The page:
Explain This

sky night.jpgI love Carl Sagan. He had a childlike wonder for the vastness of space and time, but sort of glossed over important things like freewill and consciousness. I think it was Sagan that first said something like, ‘we’re all made of stardust’. Pretty cool concept. And, even though the atoms that make up my body were once the waste product of some star, I’d like to know how these lifeless atoms became consciousness.

First off, maybe I’m asking the wrong question. My question presumes that there is such a thing as consciousness, so we could attack this problem by simply denying the existence of consciousness. There are several ways to do this. For example, you could claim that so many things are conscious, that the term becomes meaningless. After all, isn’t the 7-eleven gas pump “conscious” of my credit card entering the little swipe gap, and so forth and so on? Well, this form of attack is slightly dishonest, as most of us should be able to agree that the one thing we know “for certain” is our own consciousness. Now, I can’t speak for you–you may be a robot or some sort of trickery–but I know what “I am”. I am conscious. Ok, so there’s at least one vast collection of stardust that is officially conscious.

By the way, if all we really know for sure is that “I AM’, this leads me even further off topic. When Moses was talking to God, he was curious as to God’s name. A reasonable request, because maybe Moses was talking to an alien, or someone from another dimension, or who knows what. If I was talking to some scary strange voice, I would probably first wet myself (just being honest), and second, ask “Who are you? What are you?” I love the response found in Exodus 3:14: “Now they may say to me, ‘What is His name?’ What shall I say to them?” 14 God said to Moses, “I AM WHO I AM”; and He said, “Thus you shall say to the sons of Israel, ‘I AM has sent me to you.'” Does a name get any better than I Am? (Maybe this name was some sort of hint as to the essence of God)

Back to the task at hand. We start with some lifeless stuff. Atoms. We end up with consciousness. Can evolutionary biology tell us how consciousness got here? Well, we all know there was a big bang, then bacteria, then billions of years of natural selection, then “I am”. From a purely scientific viewpoint, why should atoms bother to organize into a conscious being? Seems pretty pointless. Sure, you can find my personal opinion in the New Testament, but it would be interesting to hear a purely physical explanation for the existence of consciousness.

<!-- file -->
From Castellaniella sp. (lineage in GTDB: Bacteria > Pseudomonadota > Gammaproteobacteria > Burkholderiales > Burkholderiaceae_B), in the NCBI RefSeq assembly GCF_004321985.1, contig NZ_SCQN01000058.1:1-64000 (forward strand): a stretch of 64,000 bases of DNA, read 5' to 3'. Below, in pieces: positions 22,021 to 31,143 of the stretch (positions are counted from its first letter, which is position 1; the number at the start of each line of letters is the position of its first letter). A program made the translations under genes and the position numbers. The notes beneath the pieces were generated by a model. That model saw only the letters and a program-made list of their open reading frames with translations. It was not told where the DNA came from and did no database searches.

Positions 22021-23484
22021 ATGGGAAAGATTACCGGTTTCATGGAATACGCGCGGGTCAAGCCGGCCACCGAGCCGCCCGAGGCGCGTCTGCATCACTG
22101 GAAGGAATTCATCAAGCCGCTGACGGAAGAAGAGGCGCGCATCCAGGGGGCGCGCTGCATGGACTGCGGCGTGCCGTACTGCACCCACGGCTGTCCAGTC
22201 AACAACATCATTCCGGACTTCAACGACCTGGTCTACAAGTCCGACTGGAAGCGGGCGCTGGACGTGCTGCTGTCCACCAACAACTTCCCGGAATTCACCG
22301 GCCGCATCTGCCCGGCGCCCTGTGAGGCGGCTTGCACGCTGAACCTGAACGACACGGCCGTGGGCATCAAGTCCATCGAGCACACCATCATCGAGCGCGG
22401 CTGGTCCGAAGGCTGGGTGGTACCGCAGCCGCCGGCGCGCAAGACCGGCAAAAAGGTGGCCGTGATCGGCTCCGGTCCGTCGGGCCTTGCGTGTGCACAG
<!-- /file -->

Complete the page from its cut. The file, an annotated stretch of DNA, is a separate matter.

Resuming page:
There are limits to physical science’s ability to explain consciousness. These limitations are the product of one particular branch of medicine–resuscitation science. Yep, doctors are bringing people back to life in record numbers, and boy, people telling some stories. The stories are verifiable, so the old hallucination and oxygen deprivation explanations have proven to be woefully inaccurate, so 2008, 2008 and late. The most convincing resuscitation accounts involve people who are blind from birth, coming back and describing what they “saw” on the other side. These people haven’t seen anything their entire life. How did they see heaven? How did they see what their doctor was doing? How did they see colors for the first time?

Science can’t explain how consciousness got here in the first place. And now, physics will have its work cut out for it, trying to explain a consciousness that exits a dead body, floats out of the building, and visits dead relatives along the way. Maybe the scientists can borrow a play from my criminal defense book–deny, deny, deny.